As Jon noted, this year Torre made it to the playoffs with the Dodgers, while his old team languished in third place, so Joe was a shining example of the old adage about living well being the best revenge. Plus, Torre came out smelling like a rose, while the Yankee ownership looked petty, when they left him out of the Yankee Stadium Final Game extravaganza. Heck, even I criticized the Yanks for taking such pains not to mention him at the event.
But now Joe no longer seems classy. This type of name-calling book is something we would expect out of a long-retired manager or somebody bitter about not being in the game anymore, like Jose Canseco. But Torre is still the highest-paid manager in baseball, still gets tons of endorsement deals, and is still widely respected by many. Why he would be so petty in this new book is beyond either of us.
Torre slams a variety of targets in the book. I've already written today about what he said about Alex Rodriguez. Now I'd like to delve into his comments on Brian Cashman and the press.
According to the New York Post, who obtained a copy of the book, it doesn't look like Torre will be Cashman's Facebook friend any time soon, as Torre reportedly criticizes Cashman for not defending him:
Cashman never told the brass that the manager wanted a two-year deal and instead remained silent during Torre's tense final sitdown with the bosses.I'm in the strange position of defending Brian Cashman here, even though longtime Squawker readers know I wish he were no longer Yankees GM!
That being said, not only did help save Joe's job after the 2006 Tigers debacle, but Cashman flew down to Tampa with Torre in 2007 to give him moral support for that meeting. And Torre said time and again after leaving the Yankees that Cashman had his back. Here's one example, from Torre's October 2007 press conference after leaving the Yankees:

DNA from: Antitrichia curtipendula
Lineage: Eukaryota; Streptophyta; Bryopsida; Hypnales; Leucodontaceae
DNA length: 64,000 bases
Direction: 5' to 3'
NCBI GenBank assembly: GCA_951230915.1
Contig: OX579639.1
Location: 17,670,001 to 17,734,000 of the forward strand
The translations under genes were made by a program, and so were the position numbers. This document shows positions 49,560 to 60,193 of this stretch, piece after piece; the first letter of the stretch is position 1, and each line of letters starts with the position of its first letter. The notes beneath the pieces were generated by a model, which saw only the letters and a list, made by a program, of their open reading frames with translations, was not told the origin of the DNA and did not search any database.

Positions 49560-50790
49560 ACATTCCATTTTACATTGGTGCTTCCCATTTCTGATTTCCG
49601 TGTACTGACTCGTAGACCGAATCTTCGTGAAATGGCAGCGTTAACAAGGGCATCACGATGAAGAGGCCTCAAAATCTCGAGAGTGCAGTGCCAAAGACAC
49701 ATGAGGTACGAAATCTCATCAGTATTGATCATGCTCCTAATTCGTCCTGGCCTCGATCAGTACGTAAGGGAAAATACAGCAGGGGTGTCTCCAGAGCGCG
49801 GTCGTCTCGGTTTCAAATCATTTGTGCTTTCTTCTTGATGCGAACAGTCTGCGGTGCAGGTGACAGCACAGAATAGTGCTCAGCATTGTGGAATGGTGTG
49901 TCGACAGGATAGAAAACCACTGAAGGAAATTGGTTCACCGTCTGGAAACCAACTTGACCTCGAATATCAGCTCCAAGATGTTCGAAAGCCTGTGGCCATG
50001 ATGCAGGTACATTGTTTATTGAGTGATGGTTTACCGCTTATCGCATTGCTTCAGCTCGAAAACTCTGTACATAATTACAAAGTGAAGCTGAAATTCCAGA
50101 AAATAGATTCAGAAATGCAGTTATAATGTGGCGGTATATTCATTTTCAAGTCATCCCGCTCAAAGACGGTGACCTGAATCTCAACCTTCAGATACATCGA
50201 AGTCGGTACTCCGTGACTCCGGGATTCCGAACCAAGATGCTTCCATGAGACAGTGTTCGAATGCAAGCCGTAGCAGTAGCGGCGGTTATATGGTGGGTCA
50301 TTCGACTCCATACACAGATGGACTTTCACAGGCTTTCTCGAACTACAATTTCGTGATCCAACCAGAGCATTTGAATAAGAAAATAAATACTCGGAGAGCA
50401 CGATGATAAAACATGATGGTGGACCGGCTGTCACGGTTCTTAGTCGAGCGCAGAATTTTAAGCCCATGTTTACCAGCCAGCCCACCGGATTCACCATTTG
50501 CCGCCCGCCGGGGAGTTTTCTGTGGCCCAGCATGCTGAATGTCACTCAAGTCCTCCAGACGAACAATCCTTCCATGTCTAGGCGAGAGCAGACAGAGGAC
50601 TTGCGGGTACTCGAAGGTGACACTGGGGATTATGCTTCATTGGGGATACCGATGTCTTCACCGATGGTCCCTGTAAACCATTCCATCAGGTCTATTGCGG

"I think Brian Cashman wanted me back. We have a close relationship," Torre said. "We worked hard to get this thing straightened out this year."Yet now Cashman's a villain in Joe's eyes. This isn't like Torre found something out about Cashman after the fact. He was at the meeting where Cashman didn't mention the two-year suggestion. (I don't understand why Cash would have to do it, anyway. Joe has a mouth, after all. What, he couldn't say something to the Steinbrenners himself?)
Here's the thing. Do I think that Cashman thought it was better that Joe be pushed out than himself? That sounds plausible to me, kind of like how Joe was okay with Yankee management forcing out coaches, like Don Zimmer and Mel Stottlemyre, rather than him losing his own job. But, like Mariano Rivera says, that's baseball.
According to the Post, Torre reportedly said he wanted the two-year deal because:
Torre felt that if he didn't get a multiyear deal, the intense media scrutiny would continue.I guess I missed when that "intense media scrutiny" of Torre started. Was it when the New York press applauded and gave him a standing ovation at that October 2007 post-Yankee press conference? Sheesh.
I'll continue to have more to say about Joe Torre's book, including his revelations about Yankee ownership. But in the meantime, what do you think?